Thursday, October 8, 2015

Sudhir Hazareesingh

Sudhir Hazareesingh's new book is How the French Think: An Affectionate Portrait of an Intellectual People.

From his Q & A with Deborah Kalb:

Q: You write, "All great nations think of themselves as exceptional. France's distinctiveness in this regard lies in its enduring belief in its own moral and intellectual prowess." How did this belief come to be, and how does it manifest itself today?

A: French universalism has its historical roots in its Catholic tradition, in the golden age of classicism in French art and literature, which also coincided with the absolute monarchy of Louis XIV: this was the era when French language and culture were dominant across Europe.

From the Enlightenment onwards this cultural power also expressed itself through philosophy: France became the primary source of republican and revolutionary ideals about liberty and equality, which spread across the world.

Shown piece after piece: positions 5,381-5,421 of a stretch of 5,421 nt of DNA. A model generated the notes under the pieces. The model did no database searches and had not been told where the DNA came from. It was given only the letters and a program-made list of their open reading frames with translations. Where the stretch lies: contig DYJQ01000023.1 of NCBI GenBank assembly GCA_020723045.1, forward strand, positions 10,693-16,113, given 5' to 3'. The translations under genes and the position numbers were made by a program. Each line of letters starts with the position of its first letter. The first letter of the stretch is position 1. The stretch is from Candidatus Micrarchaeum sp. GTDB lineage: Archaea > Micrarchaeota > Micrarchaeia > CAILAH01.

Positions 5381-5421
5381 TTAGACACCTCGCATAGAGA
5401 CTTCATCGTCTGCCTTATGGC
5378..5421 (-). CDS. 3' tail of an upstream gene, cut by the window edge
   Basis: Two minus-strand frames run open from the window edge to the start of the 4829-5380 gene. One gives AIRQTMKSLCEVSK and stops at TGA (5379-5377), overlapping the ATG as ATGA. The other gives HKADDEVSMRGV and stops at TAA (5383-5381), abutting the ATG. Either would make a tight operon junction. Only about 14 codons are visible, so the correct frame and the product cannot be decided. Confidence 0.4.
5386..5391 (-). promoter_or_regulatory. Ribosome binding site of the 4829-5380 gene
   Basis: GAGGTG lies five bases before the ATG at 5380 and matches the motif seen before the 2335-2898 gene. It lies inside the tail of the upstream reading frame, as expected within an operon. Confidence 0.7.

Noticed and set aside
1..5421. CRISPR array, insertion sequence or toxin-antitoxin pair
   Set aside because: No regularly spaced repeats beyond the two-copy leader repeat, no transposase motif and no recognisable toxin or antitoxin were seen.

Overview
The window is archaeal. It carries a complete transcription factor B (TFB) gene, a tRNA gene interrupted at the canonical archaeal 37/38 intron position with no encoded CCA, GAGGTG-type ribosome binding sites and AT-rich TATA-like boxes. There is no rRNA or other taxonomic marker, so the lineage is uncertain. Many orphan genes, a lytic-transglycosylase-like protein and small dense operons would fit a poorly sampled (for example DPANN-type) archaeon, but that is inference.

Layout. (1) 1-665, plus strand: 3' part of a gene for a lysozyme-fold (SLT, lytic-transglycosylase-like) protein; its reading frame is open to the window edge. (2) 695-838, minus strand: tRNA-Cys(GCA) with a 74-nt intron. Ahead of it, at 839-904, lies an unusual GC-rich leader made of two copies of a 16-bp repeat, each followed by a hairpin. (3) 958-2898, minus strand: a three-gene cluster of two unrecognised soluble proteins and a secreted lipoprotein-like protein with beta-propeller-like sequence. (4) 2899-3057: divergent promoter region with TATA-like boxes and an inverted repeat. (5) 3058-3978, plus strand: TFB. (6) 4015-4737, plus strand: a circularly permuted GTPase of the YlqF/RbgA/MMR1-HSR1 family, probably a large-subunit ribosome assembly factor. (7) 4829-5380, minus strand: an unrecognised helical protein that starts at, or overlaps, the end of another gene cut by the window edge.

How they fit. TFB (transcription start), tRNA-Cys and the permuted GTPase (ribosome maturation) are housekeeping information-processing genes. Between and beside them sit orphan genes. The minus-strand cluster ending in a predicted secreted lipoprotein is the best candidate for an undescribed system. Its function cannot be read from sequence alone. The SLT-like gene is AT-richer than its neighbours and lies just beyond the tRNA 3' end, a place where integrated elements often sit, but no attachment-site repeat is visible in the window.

This tradition is still alive today in the French way of thinking about citizenship, which stresses the importance of common values and active engagement with the public realm. After the attacks on Charlie Hebdo in January 2015, four million men and women took to the streets across France.

Q: In the book, you discuss the importance of the salon. What role did the salon play in the development of French intellectual life?

A: The salon was a privileged arena for the development of cultural and philosophical ideas, particularly in the 18th century.

In a time when critical political ideas could not always be expressed openly, the salon provided a safe space where intellectual interaction could take place. It also gave openings to...[read on]
--Marshal Zeringue